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PARKWEST SLIDES INTO HISTORY: NEW NAME IS WOLF MOUNTAIN

SHARE PARKWEST SLIDES INTO HISTORY: NEW NAME IS WOLF MOUNTAIN

The new owners of the former ParkWest Ski Resort have changed its name to Wolf Mountain.

The price of a daylong ski pass will increase this year, up from $19 to $25.The name was among about 2,000 submitted in a contest sponsored by the resort, winning over such nominees as Polygamist Pass and Sweet Peaks.

The change, announced this weekend and advertised on a sign that went up Sunday, hasn't stuck yet with workers, however.

"Thank you for calling ParkWest," a receptionist answering the resort's phone said Monday morning. "Oops, I mean Wolf Mountain."

"There were an awful lot of animal names suggested," said Kenny Griswald, partners in the resort with Michael and Annette Baker.

Grizzly Mountain was probably the most mentioned, he said. Hidden Peak, Moose Mountain, Serenity and Broken Bones were among the contenders.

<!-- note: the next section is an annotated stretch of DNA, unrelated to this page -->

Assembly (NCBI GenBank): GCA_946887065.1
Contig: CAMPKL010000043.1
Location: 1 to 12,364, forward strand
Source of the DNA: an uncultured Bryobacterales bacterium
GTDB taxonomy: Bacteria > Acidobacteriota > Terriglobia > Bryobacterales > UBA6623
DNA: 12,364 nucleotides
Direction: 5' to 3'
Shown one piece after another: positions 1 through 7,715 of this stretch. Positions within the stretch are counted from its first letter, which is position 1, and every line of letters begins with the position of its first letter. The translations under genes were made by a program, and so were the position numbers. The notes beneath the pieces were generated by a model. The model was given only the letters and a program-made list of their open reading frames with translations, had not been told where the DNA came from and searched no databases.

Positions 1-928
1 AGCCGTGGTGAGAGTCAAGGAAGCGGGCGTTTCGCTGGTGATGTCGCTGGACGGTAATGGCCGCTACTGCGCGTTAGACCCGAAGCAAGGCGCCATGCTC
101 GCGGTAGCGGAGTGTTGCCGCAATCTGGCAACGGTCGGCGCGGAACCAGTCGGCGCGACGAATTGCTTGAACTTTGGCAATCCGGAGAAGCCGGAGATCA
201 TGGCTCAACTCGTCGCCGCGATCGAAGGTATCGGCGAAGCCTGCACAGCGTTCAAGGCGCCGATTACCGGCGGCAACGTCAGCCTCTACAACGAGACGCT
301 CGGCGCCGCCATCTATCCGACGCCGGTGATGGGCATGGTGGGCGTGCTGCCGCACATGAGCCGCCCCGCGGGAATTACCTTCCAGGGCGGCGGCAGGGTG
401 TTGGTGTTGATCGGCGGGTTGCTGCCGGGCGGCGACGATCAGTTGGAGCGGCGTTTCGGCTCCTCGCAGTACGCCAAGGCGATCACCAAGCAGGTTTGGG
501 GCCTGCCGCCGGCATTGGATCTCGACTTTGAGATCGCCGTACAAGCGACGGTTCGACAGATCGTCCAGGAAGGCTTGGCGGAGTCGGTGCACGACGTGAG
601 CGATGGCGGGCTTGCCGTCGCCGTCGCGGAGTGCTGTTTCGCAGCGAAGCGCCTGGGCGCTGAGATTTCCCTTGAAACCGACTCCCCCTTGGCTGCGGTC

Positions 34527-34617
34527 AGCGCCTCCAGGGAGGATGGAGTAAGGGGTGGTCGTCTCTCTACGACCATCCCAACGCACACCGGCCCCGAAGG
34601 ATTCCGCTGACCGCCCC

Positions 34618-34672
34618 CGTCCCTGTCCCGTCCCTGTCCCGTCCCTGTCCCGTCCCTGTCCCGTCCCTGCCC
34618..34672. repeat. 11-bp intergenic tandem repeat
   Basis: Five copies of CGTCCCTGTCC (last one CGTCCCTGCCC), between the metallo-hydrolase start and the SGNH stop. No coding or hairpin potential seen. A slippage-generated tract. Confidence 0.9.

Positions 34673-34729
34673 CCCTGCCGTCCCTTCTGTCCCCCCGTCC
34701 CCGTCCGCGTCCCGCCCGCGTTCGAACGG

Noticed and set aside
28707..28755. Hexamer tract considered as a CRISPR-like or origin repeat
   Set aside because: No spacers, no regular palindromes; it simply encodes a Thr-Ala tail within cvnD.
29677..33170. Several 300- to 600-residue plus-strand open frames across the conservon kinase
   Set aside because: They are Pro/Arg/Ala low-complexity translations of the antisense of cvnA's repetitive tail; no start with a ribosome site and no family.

"We wanted something that reflects our image, promoting the protection of the open space, the area's natural gifts . . . it's about hidden beauty, natural beauty," said Griswald, noting that the resort's loftiest and most scenic land has never been open to skiers.

But plans are to open the back country. Griswald said construction has begun on a lift to Murdock Peak and that talks are in progress with hotel developers who would add another lift.

Griswald said the change is part of a larger effort to expand the resort, which is north of Park City in the Snyderville Basin, one of the state's fastest-growing areas.

He said the resort for the first time in its 26-year history this year will begin snowmaking on south-facing slopes. A new hockey arena has been opened in recent weeks, he said, adding that the resort's traditional lineup of summer concerts has been unusually successful.

The resort also is boosting promotions of its restaurant, a new repertory theater, a country-western dance hall and plans to add a nighttime snowboard park.

The group wants to develop 500 new housing units, mixing wooded homesites with condominium clus-ters.

Griswald said the resort last week found developers for 20 condominums that will sell for $250,000 apiece. In keeping with the resort's new image, the 2,000-square-foot units will be constructed of logs, he said.

Winners of the name-change competition, husband and wife Mike and Brooke Bradley, were awarded lifetime ski passes to the resort.